Moisture in the compressed air of pneumatic systems causes the wear and corrosion of parts. This is turn results in the consumption of more compressed air and increase in energy usage. At some point the damage caused by compressed air moisture requires that components be replaced or repaired.
The downtime and cost of repairs can be costly and have a severe negative impact on productivity and a plant’s bottom line.
Air dryers remove water vapor from the air lowering its “dew point’ or the temperature to which the air can be cooled before condensation occurs.
The savings accrued by installing air dryers to pneumatic systems will more than cover the investment over the long term.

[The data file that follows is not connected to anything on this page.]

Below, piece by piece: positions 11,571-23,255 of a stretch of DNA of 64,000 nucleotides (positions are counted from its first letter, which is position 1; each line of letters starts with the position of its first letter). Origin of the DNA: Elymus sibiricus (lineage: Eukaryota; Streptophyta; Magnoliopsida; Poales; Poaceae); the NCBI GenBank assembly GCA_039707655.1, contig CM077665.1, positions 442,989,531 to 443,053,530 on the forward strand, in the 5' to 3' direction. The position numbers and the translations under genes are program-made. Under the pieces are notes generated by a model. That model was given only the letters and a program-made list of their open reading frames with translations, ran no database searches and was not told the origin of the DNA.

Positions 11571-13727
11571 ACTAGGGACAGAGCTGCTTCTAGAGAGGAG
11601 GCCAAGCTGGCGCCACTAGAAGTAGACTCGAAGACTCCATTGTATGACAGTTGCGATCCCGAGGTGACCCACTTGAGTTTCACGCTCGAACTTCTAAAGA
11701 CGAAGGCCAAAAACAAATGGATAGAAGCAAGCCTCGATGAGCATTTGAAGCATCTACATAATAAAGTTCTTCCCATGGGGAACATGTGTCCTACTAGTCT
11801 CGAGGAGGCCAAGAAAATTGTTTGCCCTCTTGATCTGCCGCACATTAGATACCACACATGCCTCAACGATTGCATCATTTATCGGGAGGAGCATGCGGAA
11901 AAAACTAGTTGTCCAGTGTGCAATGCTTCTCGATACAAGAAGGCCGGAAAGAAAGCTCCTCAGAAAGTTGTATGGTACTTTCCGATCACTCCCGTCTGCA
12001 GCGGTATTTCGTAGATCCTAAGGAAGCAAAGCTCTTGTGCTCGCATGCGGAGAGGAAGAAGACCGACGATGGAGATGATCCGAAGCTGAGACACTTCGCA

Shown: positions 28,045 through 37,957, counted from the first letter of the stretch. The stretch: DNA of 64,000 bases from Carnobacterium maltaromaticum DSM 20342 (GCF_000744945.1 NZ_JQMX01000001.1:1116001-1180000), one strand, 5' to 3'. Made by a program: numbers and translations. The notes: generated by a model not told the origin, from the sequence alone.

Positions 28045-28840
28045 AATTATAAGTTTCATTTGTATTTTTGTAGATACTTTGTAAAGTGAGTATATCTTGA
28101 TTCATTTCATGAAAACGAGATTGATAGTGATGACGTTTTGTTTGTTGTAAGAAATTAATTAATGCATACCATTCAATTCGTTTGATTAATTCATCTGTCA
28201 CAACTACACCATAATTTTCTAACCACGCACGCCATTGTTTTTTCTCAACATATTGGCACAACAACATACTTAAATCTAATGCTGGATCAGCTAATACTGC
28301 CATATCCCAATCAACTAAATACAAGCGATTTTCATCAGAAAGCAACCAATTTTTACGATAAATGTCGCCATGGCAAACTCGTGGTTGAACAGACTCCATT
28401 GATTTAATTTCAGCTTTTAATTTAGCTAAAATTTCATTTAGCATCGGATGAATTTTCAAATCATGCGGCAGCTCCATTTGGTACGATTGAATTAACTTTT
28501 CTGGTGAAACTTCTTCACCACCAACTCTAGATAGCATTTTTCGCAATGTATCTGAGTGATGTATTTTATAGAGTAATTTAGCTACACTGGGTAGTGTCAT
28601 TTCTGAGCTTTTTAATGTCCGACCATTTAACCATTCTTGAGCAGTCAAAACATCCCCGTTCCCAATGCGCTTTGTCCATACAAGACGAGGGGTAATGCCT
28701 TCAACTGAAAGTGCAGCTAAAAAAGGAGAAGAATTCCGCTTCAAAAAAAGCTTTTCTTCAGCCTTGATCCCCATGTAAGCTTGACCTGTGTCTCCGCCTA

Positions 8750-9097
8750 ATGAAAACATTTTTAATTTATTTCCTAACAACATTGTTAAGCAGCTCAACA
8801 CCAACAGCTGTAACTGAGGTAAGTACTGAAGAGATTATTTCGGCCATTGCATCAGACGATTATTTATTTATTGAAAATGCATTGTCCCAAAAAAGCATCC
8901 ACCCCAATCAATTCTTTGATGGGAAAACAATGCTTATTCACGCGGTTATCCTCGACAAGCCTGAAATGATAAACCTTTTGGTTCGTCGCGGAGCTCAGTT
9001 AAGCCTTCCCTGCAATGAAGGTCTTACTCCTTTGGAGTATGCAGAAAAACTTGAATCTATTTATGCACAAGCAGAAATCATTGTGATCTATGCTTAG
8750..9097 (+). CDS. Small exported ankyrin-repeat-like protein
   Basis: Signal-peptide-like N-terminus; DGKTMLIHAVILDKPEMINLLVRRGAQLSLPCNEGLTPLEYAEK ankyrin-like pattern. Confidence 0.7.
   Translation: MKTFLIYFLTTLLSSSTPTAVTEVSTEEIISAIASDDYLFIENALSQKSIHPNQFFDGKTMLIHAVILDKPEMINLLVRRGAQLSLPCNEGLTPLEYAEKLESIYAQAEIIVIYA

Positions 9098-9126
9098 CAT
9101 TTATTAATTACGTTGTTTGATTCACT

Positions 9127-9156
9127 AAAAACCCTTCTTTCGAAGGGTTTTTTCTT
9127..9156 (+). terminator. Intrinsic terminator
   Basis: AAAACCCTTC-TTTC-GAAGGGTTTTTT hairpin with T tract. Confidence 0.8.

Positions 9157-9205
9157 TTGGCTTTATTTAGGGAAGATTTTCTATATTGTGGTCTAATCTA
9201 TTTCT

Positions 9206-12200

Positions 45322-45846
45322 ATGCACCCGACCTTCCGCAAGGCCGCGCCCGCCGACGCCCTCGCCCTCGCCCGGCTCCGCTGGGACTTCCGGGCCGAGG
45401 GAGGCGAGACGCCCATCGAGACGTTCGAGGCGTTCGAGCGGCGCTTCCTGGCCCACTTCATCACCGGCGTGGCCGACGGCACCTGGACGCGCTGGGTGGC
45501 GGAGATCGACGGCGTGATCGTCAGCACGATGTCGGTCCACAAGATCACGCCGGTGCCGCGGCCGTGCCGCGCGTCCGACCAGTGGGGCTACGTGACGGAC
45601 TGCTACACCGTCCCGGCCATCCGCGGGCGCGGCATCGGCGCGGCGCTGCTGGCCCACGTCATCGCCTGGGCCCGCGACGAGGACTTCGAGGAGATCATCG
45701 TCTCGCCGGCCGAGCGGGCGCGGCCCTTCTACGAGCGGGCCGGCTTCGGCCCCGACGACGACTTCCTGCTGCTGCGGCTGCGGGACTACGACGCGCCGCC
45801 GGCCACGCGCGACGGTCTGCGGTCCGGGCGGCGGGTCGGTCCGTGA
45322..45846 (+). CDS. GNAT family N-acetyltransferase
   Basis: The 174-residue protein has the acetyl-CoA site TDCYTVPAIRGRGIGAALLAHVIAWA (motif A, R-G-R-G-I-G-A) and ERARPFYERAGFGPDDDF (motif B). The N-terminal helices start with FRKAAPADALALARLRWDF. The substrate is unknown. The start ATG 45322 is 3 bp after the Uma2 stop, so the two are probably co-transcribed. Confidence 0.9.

Types of Air Dryers.
There are several air dryer types. The most common types include:
- Deliquescent: These air dryers use a chemical desiccant that absorbs water vapor or condensation
- Regenerative Desiccant: These air dryers remove water vapor by absorbing it on the surface of a microscopically porous surface composed of silica gel or other material.
- Refrigeration: These air dryers condense moisture from compressed air by cooling and collecting it.
- Membrane: These air dryers remove water vapor by allowing it to pass through a membrane when there is a differential in moisture on either side of the membrane.
Each of the above air dryer typed has advantages and disadvantages for specific applications and is available in a variety of sizes and configurations.
Installation of compressed air dryers on pneumatic devices can reduce downtime, protect your equipment, and save money in the long run.